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My contemporaries at Cornell


Why Cornell?
Richard Meier Architect
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So then after I said I was going to be an architect, then I had to figure out what that meant. And I started looking at what schools had architectural courses and three schools, sort of, stood out in my search: University of Pennsylvania, Cornell and MIT. My father had graduated from MIT and so he was very thrilled that I was even considering going to his alma mater. And so one weekend we went to Boston and looked at MIT, and then went to Ithaca and looked at Cornell, and went to Philadelphia and looked at Penn. I applied to all three and I got accepted at all three. And my father said: 'Oh good, you're going to go to MIT'. I said: 'Well, Dad, I hate to disappoint you but I'm going to go to Cornell'.

[Q] Why?

It was the most beautiful school. I mean it's amazing, just idyllic in every respect. It was really the most beautiful campus, the most beautiful setting. I was too young to be able to discern, you know, the difference between the educational qualities of the three schools, but it just seemed to me, you know, Cornell was just so far and away a better and physical environment in which to study. And MIT was like a factory and University of Pennsylvania is, sort of stuck in the city. You know, I said: 'There's no question'. So I chose Cornell and I'm very happy I did.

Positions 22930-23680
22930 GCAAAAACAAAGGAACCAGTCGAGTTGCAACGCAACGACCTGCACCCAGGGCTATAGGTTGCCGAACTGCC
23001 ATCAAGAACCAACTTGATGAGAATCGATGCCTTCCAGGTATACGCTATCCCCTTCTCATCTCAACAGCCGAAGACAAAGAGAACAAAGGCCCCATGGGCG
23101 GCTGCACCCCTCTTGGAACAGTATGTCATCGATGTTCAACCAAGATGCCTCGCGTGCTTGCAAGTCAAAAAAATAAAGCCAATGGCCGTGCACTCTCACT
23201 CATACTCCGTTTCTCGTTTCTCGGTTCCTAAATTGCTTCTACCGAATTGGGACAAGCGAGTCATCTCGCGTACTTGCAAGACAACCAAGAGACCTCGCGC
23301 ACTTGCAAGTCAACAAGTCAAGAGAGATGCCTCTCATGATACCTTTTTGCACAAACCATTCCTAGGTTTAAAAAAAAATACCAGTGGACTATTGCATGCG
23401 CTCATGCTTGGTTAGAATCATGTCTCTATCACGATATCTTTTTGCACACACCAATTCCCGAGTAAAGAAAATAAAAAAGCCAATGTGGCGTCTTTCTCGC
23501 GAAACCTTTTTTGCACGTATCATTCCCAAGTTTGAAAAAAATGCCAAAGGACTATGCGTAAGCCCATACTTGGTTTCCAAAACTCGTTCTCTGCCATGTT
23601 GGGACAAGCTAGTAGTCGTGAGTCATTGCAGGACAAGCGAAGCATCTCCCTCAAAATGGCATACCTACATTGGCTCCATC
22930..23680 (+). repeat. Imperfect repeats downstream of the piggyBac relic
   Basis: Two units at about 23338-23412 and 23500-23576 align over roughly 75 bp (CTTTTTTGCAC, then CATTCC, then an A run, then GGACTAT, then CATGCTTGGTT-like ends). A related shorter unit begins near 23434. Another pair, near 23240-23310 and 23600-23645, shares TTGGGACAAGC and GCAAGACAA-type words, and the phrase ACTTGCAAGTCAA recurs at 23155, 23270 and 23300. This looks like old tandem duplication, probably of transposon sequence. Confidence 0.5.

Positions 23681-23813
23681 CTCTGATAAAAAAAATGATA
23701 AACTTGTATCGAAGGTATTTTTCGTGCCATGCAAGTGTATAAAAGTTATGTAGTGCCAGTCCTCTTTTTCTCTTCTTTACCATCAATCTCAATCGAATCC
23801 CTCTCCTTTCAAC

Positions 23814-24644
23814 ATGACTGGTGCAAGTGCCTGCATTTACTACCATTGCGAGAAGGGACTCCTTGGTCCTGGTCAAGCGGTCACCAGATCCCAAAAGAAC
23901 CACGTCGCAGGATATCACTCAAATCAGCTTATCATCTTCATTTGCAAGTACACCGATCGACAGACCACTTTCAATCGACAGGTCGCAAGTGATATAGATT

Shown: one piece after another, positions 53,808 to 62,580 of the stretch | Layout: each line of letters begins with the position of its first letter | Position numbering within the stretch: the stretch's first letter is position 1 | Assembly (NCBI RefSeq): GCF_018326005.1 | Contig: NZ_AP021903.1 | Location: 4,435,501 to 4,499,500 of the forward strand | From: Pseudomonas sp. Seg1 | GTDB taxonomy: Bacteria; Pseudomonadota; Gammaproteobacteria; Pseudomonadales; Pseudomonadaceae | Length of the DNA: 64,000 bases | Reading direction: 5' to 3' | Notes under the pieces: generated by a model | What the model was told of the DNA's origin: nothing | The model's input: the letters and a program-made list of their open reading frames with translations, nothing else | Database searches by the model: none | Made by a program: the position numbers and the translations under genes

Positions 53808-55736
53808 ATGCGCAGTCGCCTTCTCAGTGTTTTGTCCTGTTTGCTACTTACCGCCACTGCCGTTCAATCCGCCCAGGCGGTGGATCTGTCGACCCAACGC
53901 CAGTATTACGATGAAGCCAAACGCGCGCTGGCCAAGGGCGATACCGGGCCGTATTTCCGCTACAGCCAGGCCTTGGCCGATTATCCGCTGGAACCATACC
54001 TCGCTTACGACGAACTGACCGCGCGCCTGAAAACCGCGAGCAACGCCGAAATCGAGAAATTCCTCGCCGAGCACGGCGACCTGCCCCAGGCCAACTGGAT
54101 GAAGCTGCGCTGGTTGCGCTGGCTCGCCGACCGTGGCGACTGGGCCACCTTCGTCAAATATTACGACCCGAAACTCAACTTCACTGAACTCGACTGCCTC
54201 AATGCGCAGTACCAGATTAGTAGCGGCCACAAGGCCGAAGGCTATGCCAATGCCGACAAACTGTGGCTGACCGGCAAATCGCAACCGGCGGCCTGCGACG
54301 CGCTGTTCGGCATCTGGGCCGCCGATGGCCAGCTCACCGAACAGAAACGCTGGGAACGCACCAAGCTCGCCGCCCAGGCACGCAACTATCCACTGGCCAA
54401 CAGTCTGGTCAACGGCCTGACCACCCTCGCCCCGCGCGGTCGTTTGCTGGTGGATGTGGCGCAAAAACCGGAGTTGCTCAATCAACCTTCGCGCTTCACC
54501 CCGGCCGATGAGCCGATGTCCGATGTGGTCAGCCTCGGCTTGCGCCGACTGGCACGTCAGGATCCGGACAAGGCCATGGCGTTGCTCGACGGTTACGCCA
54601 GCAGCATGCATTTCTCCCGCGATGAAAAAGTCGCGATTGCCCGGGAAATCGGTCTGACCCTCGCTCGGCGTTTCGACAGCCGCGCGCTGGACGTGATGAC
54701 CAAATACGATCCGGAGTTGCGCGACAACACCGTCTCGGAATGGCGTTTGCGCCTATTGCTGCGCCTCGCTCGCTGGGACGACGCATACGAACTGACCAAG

The prominent American architect Richard Meier (b. 1934) is best known for the Getty Centre in Los Angeles, one of his many public projects which broke from his usual style of sleek, white buildings. In all his work – carried out with characteristic refined style – he refuses to bend to the trends of modern architecture. He has won many awards including the Pritzker Prize for Architecture, considered the field's highest honour.

Listeners: Massimo Vignelli

Massimo Vignelli was born in Milan and studied architecture in Milan and Venice. He is the co-founder and President of Vignelli Associates and Chief Executive Officer of Vignelli Designs in New York. His work includes graphic and corporate identity programs, publication designs, architectural graphics, interiors, furniture, and consumer product designs. His work has been published and exhibited throughout the world and entered in the permanent collections of several museums. He has taught and lectured on design in the major cities and universities in the United States and abroad. Included among Massimo Vignelli's awards are the Gran Premio Triennale di Milano, 1964, the Compasso d'Oro, awarded by the Italian Association for Industrial Design (ADI), 1964 and 1998, the 1982 Art Directors Club Hall of Fame, the 1983 AIGA Gold Medal, the 1992 Interior Product Designers Fellowship of Excellence, The 1995 Brooklyn Museum Design Award for Lifetime Achievement and The 2001 Russel Wright Award for Design Excellence.

Tags: Cornell University, University of Pennsylvania, MIT

Duration: 1 minute, 56 seconds

Date story recorded: March 2007

Date story went live: 23 December 2008